The U.S. House today (Monday) passed legislation renaming Juneau’s federal courthouse facility after the late Judge Robert Boochever.
Alaska Congressman Don Young briefly spoke about Boochever’s accomplishments on the House floor. The jurist was appointed to the Alaska Supreme Court in 1972, serving three years as Chief Justice. In 1980, he became the first Alaskan to be appointed to the federal 9th Circuit Court of Appeals.
While on the state supreme court, Boochever wrote the concurrence opinion in Ravin – the precedent-setting case governing Alaskans’ right to privacy in the home. He also wrote the Glass opinion — the basis for why Alaska police must apply for a warrant before recording your conversations as evidence in a criminal case.
In his spare time Boochever was involved in numeral local civic and volunteer groups, including the American Red Cross, Juneau Rotary, and as chair of the city’s first Planning Commission.
Members of the legal community from around the state gathered in the Capital City earlier this month for a memorial service honoring Boochever, who passed away last October at the age of 94.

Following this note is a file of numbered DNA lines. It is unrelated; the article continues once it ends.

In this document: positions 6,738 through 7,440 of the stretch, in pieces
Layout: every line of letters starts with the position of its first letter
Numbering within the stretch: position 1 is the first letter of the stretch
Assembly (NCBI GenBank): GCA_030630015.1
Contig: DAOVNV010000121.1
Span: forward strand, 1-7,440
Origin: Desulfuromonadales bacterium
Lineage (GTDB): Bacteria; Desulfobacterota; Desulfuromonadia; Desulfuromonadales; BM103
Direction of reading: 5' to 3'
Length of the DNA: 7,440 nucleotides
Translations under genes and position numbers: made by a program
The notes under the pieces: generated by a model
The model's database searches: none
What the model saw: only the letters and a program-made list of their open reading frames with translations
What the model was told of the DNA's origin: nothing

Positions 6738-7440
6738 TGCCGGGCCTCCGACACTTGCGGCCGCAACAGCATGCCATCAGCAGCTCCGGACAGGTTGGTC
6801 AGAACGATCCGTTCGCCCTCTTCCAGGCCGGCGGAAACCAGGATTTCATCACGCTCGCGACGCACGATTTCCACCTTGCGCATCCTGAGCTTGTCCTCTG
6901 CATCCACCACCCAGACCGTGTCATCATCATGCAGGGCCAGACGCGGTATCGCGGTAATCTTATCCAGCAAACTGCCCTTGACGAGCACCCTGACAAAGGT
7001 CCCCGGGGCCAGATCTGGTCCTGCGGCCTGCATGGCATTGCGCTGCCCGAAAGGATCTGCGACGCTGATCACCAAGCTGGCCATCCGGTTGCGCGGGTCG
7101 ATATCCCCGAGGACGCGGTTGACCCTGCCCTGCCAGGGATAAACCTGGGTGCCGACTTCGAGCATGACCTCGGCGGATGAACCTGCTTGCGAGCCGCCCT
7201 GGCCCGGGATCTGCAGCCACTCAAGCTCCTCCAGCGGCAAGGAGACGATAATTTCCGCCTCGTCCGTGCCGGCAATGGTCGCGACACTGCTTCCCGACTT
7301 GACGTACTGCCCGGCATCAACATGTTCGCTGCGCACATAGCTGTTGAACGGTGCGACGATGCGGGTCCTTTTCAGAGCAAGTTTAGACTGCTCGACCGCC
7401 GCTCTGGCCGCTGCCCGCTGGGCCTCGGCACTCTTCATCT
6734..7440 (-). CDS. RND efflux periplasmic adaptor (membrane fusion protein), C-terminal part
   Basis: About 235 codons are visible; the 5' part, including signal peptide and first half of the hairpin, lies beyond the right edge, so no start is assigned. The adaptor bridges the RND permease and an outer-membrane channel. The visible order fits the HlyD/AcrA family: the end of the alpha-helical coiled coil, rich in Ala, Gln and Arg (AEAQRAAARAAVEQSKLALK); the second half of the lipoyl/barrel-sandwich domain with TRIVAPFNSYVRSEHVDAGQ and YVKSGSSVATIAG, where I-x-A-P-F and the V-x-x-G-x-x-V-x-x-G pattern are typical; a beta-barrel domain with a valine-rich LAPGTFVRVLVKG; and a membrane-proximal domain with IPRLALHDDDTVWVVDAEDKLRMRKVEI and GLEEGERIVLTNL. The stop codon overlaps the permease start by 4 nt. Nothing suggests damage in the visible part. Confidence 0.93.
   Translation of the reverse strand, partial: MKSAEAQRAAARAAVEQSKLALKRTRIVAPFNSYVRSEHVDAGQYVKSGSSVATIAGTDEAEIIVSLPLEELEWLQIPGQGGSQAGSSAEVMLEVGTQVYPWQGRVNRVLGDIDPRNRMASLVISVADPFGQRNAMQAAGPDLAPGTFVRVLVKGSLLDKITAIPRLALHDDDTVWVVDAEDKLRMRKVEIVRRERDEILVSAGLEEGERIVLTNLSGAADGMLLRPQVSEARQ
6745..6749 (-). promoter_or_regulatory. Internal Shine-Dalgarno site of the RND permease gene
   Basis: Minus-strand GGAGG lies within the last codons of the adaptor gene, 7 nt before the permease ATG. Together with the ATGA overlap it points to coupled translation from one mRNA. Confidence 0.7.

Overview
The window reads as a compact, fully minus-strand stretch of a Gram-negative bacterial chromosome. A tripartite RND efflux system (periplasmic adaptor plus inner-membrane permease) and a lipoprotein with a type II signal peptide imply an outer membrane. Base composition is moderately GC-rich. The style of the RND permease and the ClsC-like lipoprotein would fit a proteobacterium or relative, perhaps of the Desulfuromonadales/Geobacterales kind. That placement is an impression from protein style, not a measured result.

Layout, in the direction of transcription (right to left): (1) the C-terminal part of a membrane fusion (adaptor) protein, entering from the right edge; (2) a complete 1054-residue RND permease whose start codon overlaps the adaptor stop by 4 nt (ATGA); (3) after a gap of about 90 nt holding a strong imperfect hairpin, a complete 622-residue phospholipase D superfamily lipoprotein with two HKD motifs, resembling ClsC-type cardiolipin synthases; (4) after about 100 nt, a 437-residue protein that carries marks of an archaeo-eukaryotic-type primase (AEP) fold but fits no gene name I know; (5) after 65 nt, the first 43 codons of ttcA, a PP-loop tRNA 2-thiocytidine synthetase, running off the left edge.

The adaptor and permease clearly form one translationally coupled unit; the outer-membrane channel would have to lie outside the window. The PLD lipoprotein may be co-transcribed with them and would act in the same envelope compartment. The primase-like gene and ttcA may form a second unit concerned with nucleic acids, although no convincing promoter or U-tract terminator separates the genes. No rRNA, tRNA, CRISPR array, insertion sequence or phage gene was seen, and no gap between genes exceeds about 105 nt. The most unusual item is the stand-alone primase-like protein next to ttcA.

Young’s resolution now moves to the U.S. Senate, where Alaska Senators Lisa Murkowski and Mark Begich have sponsored companion legislation.
- Tribes say filing a petition to adopt in state court is hard to accomplish in remote villages, and requires the services of an attorney.
- That was the message delivered to lawmakers Thursday, as they consider a bill to use the state’s high-risk insurance pool to help stabilize the market.
- If the state were to forgo distribution of passenger taxes, Skagway would lose out on about $4 million.
- The agreement is the first formalization of co-management between the Alaska tribes along the Kuskokwim River and the federal government.